(-1) a word that means almost nothing out of context.
The rules of grammar permit outrageously ambiguous nouns like freedom or choice to be used alone in sentences, without modification. But no thinking person can fail to expect some clarification of the word choice. Should some pigeon chested orator shout, "Give me choice or give me death!" I hope you'd want to know what kind of choice he wanted. Yet supposedly smart people habitually give the word freedom a free pass.
The only permissible interpretation of the generality freedom is: in reference to action not space, the absence of any limits or restrictions - a proposition so absurd that the word should never be used without a qualifying context, for instance: "The freedom with which the word freedom is used is absurd." Assaulted by a million maniacs, though, all shouting, "I am Napoleon," you might be afraid to contradict them; and inundated by a similar flood of misuses of the words free and freedom, ordinary intellectuals must be similarly overwhelmed. It takes someone like me, quite accustomed to contradicting crowds of naked emperors to shout, "What the hell are you talking about?"
"Freedom!" the president says - again and again and again. But what IS he talking about? Politicians always fill their mouths with "freedom." This regime is only a lot worse than typical, but it's bad enough to prompt a long overdue reality (and dictionary) check.
The words free and freedom have little meaning and NO moral value outside of context, which is why the dictionary uses a diverse flock of examples to clarify them. Free what? Freedom of what? Freedom from what? Free to do what? Obviously, the word free or freedom takes most of its meaning and virtue from another word or phrase it modifies or that modifies it; it cannot stand well alone, and if you find it standing alone, you can't judge it without figuring what other word or phrase is missing. Without clarification, as in free love, free of fleas, press freedom, freedom of speech, freedom to get what's mine, freedom from hunger, sugar free, free booter, free fire, free fall, "Free the Cuban five!", "Buy one, get one free!", freedom from restraint, freedom to throw garbage all over the world, or free to torture, it's impossible to judge the words free and freedom as petty or grand, good or disgusting.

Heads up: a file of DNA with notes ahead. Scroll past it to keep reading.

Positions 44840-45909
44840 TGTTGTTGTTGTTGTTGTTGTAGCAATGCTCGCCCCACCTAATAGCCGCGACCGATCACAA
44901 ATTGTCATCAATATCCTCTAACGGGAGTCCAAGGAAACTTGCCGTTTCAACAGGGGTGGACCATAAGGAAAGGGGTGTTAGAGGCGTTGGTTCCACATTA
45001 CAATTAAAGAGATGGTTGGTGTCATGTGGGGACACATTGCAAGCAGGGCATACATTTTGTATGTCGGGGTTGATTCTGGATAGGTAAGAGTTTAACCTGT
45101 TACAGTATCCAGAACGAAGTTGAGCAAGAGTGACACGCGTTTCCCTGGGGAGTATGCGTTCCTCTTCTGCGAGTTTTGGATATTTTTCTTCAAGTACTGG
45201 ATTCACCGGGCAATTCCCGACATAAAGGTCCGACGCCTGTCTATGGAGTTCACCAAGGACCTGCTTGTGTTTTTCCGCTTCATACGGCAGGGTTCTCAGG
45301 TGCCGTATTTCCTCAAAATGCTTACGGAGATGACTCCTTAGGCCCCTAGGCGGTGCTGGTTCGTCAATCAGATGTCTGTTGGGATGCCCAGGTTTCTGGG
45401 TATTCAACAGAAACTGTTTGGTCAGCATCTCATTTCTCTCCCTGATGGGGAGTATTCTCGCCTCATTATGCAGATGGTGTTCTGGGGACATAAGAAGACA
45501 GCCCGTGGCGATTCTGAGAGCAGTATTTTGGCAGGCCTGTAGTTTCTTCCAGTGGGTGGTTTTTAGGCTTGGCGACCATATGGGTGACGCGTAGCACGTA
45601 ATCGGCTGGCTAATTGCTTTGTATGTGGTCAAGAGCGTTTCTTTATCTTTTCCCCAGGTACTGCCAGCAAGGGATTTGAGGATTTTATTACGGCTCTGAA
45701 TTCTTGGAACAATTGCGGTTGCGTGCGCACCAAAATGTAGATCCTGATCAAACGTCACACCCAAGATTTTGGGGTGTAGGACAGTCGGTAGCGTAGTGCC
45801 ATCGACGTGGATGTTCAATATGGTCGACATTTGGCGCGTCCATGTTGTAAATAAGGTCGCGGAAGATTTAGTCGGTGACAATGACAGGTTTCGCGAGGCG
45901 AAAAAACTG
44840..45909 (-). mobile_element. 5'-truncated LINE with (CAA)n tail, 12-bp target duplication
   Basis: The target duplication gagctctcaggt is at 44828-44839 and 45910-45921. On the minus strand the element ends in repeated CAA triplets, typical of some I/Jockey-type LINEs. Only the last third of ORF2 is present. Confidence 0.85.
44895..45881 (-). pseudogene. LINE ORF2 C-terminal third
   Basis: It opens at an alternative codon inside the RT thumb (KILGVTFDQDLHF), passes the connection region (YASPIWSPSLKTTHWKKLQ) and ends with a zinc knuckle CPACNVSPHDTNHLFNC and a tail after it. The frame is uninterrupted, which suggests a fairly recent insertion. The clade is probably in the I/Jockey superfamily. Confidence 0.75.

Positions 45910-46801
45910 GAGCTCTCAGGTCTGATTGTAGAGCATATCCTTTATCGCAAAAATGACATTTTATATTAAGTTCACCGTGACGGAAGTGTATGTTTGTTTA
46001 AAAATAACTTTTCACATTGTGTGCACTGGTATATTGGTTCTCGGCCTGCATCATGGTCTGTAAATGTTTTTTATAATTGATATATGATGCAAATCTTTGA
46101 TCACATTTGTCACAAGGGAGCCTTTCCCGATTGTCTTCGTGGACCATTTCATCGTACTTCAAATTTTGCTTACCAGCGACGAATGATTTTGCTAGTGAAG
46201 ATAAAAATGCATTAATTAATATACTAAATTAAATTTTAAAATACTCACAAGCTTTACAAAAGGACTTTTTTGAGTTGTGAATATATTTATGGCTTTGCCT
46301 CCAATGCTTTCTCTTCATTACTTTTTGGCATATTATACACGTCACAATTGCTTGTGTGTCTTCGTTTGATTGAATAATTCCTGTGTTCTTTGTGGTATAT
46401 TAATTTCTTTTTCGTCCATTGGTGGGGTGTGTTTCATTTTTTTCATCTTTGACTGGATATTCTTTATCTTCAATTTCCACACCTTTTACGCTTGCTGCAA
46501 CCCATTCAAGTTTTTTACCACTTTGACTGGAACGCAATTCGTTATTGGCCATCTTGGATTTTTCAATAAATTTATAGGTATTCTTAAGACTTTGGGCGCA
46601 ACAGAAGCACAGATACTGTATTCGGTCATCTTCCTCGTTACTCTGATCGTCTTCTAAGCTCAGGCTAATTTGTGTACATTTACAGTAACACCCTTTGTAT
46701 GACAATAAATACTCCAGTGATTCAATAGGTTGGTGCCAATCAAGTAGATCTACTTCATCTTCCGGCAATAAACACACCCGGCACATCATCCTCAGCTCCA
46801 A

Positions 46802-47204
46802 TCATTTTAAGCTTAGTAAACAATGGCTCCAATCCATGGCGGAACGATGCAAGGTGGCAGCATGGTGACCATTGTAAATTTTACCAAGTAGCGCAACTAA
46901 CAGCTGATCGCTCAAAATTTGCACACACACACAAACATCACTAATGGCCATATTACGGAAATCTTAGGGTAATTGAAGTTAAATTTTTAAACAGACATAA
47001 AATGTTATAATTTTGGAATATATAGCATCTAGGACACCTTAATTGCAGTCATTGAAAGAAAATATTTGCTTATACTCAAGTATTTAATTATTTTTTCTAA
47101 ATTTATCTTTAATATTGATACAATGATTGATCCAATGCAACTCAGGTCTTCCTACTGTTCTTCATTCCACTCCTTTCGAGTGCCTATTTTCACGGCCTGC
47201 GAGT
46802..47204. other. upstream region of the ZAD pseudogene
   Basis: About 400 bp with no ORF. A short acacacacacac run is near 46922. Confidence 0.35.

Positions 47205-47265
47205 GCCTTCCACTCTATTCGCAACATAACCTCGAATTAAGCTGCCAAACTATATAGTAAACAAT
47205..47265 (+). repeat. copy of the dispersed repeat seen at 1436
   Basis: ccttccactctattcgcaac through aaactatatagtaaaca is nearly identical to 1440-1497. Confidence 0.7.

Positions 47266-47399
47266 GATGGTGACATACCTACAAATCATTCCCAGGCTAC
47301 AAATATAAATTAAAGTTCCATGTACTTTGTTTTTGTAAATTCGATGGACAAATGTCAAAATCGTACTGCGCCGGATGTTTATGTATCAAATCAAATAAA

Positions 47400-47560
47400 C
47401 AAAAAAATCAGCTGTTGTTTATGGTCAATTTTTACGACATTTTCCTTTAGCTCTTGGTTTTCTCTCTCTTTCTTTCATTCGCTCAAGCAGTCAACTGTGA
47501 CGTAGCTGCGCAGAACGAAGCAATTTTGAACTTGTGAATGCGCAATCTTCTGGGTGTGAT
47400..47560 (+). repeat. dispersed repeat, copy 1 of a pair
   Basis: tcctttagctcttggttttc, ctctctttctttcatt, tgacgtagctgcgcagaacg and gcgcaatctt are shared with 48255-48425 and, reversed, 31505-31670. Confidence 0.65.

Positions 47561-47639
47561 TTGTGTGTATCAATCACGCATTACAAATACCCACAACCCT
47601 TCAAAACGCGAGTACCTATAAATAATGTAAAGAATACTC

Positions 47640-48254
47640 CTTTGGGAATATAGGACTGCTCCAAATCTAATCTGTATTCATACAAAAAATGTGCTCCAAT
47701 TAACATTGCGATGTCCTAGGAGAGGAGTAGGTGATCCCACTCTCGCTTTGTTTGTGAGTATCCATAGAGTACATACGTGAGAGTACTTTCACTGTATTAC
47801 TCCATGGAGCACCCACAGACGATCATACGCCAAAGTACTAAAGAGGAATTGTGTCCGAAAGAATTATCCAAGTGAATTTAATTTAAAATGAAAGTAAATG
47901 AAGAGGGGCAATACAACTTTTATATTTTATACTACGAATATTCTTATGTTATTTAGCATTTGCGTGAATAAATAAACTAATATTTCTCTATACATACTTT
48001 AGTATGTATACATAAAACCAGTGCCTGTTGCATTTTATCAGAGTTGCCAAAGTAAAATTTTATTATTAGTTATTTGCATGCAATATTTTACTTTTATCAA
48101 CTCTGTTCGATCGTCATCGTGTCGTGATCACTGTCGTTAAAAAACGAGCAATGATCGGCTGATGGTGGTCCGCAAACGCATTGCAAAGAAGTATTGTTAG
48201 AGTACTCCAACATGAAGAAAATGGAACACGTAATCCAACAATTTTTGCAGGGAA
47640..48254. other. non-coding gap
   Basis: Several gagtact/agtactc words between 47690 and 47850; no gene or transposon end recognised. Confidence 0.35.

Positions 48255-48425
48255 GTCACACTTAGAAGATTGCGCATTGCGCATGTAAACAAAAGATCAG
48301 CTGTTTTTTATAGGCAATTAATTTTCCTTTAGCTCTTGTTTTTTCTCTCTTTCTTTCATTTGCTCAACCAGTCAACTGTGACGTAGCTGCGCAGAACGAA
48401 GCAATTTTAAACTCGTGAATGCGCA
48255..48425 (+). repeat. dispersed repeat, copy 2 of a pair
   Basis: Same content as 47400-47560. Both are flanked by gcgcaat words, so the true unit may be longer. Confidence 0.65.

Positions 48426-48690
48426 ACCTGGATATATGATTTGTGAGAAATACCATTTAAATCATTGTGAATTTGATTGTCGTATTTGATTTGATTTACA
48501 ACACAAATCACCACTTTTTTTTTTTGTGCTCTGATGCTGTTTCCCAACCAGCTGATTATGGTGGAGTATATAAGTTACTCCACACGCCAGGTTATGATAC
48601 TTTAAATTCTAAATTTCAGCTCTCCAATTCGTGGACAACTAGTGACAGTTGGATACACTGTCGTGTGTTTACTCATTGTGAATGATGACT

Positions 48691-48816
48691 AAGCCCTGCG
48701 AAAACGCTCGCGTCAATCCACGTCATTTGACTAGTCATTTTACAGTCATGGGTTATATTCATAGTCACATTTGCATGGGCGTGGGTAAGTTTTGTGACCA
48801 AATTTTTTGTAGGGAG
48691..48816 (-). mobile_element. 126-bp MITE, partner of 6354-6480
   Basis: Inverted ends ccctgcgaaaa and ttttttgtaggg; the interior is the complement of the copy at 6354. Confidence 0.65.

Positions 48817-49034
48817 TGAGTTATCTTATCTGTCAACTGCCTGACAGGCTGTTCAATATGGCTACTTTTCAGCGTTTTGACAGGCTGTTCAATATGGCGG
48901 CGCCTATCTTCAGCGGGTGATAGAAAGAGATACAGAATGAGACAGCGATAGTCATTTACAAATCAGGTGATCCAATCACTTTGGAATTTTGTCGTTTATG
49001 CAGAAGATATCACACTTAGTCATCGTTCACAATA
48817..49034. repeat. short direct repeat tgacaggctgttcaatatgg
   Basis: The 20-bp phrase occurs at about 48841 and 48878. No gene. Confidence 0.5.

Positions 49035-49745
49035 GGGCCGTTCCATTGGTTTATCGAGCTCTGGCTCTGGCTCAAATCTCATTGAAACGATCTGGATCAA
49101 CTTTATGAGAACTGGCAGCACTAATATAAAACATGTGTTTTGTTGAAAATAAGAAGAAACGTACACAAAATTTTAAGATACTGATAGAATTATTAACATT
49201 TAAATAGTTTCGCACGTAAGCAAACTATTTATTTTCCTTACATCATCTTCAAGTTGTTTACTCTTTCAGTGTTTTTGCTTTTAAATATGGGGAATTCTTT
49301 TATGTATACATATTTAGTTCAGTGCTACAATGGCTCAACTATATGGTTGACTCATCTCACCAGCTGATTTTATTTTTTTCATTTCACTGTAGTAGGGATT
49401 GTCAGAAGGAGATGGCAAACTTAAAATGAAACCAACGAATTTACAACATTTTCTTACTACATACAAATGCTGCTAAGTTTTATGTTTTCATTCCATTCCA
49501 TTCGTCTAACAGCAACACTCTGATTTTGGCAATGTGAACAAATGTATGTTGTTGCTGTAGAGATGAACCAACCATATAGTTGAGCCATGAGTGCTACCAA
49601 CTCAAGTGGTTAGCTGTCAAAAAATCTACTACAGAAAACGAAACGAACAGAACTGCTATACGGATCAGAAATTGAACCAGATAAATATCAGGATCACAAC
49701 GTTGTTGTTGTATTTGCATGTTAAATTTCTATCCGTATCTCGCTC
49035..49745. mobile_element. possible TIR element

To put the naked word "FREEDOM" on a banner and wave it is illogical and misleading. It implies the word is precise and clear, when, in fact, it isn't. The common misuse of the word freedom, alone and unqualified, as if it stood for a single universally understood ideal, is a bad habit which clouds important issues and, more often than not, dignifies barbarism.
Everybody - the right, the left, the suppressed, the greedy, the reckless, the merely verbose, and always the president - cries "Freedom!" But while a victim of reactionary taboos or citizens of a country run by fascists may mean something respectable by the word, politicians usually mean nothing, and profiteers always mean something selfish and probably contemptible. As an American foreign policy objective, freedom usually means freedom from equality and/or freedom from freedom from U.S. exploitation.
Freedom CAN be honestly OK. Any specific life enhancing existential freedom that need not be forfeited to make civilization work fairly for everyone SHOULD be defended, but, without a clear definition, the word freedom, especially in the mouths of presidents, is usually insidious and dangerous blather.